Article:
PLANK OCTOBER 3, 2012
Yesterday on the campaign trail, Mitt Romney stopped by a Denver Chipotle for a roundly-mocked photo opportunity, and a burrito bowl. (Pork, rice, black beans, pico de gallo, and guacamole, for the curious.) Romney’s foray into mass-market Mexican cuisine came on the heels of the Washington Post’s revelation that the candidate “has a taste for both fine French restaurants and neighborhood ethnic joints.” Though cursory Internet research for known instances of Romney eating at “ethnic joints” comes up mostly empty, Romney did serve bland guacamole at a fundraiser and is known to frequent a Lake Winnipesaukee restaurant called Mise en Place that serves “pan-roasted salmon, infused with red Thai curry and accompanied by pineapple and ginger salsa, so we’ll take the anonymous sources touting his authentic foodie cred at face value. (Picture a face that’s subtly skeptical, though.)
In fact, the Romney-totally-has-a-favorite-masoor-daal-place storyline is part of a recent spate of presidential types (whether current, former, or aspirant) seeking out authentic food experiences beyond the usual Iowa State fair corn-dog variety. Arugula-loving, Blue Hill-dining Barack Obama needn’t do much burnishing of his high-end-food resume, but he’s also taken pains to seek out places like Ray’s Hell Burger, which serves a very good patty of meat at a fairly random strip mall in Arlington. And, as Tyler Cowen would be happy to tell you, strip malls are a top-notch source of under-the-radar good dining. Talking about your favorite strip mall restaurant is like a secret handshake for a certain kind of gourmand.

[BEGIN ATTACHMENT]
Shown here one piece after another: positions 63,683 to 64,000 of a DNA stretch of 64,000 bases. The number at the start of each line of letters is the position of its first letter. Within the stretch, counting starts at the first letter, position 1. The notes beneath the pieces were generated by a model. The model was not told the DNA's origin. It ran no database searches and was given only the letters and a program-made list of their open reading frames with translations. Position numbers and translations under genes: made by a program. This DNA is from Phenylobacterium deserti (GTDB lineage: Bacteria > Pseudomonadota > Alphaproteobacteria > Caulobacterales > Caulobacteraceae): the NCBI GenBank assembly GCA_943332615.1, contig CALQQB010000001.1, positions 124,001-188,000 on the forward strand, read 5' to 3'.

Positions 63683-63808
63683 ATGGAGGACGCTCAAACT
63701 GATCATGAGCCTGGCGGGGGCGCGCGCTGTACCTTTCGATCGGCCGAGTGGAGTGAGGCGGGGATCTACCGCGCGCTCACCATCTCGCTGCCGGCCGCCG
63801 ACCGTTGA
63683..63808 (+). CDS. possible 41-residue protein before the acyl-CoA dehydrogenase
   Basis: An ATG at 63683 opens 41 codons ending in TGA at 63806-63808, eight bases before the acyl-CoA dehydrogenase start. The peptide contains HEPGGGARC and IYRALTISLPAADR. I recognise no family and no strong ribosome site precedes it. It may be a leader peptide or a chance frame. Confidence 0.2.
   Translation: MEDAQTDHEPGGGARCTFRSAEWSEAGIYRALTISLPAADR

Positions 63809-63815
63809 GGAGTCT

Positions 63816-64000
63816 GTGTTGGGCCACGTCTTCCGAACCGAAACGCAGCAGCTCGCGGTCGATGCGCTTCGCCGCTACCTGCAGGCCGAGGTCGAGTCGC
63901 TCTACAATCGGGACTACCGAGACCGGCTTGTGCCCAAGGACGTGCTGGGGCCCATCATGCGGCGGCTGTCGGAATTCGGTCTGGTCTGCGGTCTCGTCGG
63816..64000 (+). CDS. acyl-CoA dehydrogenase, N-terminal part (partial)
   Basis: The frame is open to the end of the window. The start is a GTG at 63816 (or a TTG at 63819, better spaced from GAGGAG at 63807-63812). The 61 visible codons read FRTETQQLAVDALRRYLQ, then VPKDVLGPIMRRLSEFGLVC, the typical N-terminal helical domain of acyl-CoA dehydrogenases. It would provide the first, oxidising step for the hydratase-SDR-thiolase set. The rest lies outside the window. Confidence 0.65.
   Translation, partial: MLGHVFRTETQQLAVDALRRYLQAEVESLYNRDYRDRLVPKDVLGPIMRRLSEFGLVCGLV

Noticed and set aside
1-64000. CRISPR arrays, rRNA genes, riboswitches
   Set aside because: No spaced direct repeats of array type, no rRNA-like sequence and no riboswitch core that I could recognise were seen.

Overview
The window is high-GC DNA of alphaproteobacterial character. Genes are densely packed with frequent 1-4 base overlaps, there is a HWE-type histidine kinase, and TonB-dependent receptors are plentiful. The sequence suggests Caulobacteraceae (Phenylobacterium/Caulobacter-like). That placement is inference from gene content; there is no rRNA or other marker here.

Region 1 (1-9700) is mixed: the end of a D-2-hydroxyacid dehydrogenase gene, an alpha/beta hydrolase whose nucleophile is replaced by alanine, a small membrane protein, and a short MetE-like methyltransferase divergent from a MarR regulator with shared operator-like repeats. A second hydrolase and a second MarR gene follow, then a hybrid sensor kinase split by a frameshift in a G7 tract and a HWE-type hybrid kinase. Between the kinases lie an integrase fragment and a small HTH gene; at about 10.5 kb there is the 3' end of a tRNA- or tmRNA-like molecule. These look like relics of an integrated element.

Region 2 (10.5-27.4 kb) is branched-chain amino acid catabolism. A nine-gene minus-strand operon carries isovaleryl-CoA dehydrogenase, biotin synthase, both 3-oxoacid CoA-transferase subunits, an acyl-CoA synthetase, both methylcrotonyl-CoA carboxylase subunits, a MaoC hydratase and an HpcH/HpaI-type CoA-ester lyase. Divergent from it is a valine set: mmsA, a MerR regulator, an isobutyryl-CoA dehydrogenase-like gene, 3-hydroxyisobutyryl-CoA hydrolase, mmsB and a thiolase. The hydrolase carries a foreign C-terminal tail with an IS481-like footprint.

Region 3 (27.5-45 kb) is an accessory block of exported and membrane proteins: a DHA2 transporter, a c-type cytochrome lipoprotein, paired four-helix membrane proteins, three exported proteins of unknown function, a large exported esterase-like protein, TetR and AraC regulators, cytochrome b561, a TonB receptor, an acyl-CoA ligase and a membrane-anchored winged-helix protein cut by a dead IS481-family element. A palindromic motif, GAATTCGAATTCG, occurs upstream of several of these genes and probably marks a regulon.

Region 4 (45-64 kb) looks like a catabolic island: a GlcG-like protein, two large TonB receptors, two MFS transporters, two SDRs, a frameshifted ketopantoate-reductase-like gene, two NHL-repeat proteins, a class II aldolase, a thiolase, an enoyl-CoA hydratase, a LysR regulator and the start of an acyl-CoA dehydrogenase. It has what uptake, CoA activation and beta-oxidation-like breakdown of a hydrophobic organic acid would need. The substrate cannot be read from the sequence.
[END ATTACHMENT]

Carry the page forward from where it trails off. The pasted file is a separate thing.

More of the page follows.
That’s nothing compared to the Clintons’ recent foray to Bushwick, though. The vegan former president and his wife—who has lately ushered in the State Department’s era of foodie diplomacy—took a recent trip to Roberta’s, the beloved pizza joint filled with artistic young urban pioneers (also occasionally their parents, and food adventure-seekers from the Upper West Side) that has practically become a metonym for the neighborhood’s ongoing gentrification.
It’s possible that we, the food-obsessed types who catalog presidential comings and goings (a subset of the food-obsessed types who live in every major city these days) are just now more inclined to be excited when a statesman eats a samosa. But I think it’s also likely that there’s been a slight shift in what politicians want to be seen eating. Some of that is demographic: eat a pierogi, get the Polish vote has turned into eat a burrito, get the Mexican vote. (Or: eat Chipotle, get every college boy’s vote?) But just as we want our presidents to seek out good literature, and to have traveled widely, and to have otherwise generally turned themselves into well-rounded humans, maybe now we want them to know their red curry from their green. Crucially, this good food politicians are now seeking out so publicly is not necessarily the most opulent, impressive gourmet stuff; instead, it is the most “real.” This is something foodie-ism (in its current iteration) and politics share in common: an endless quest for authenticity.
It’s either that, or Lucky Peach is the new inflight magazine of Air Force One.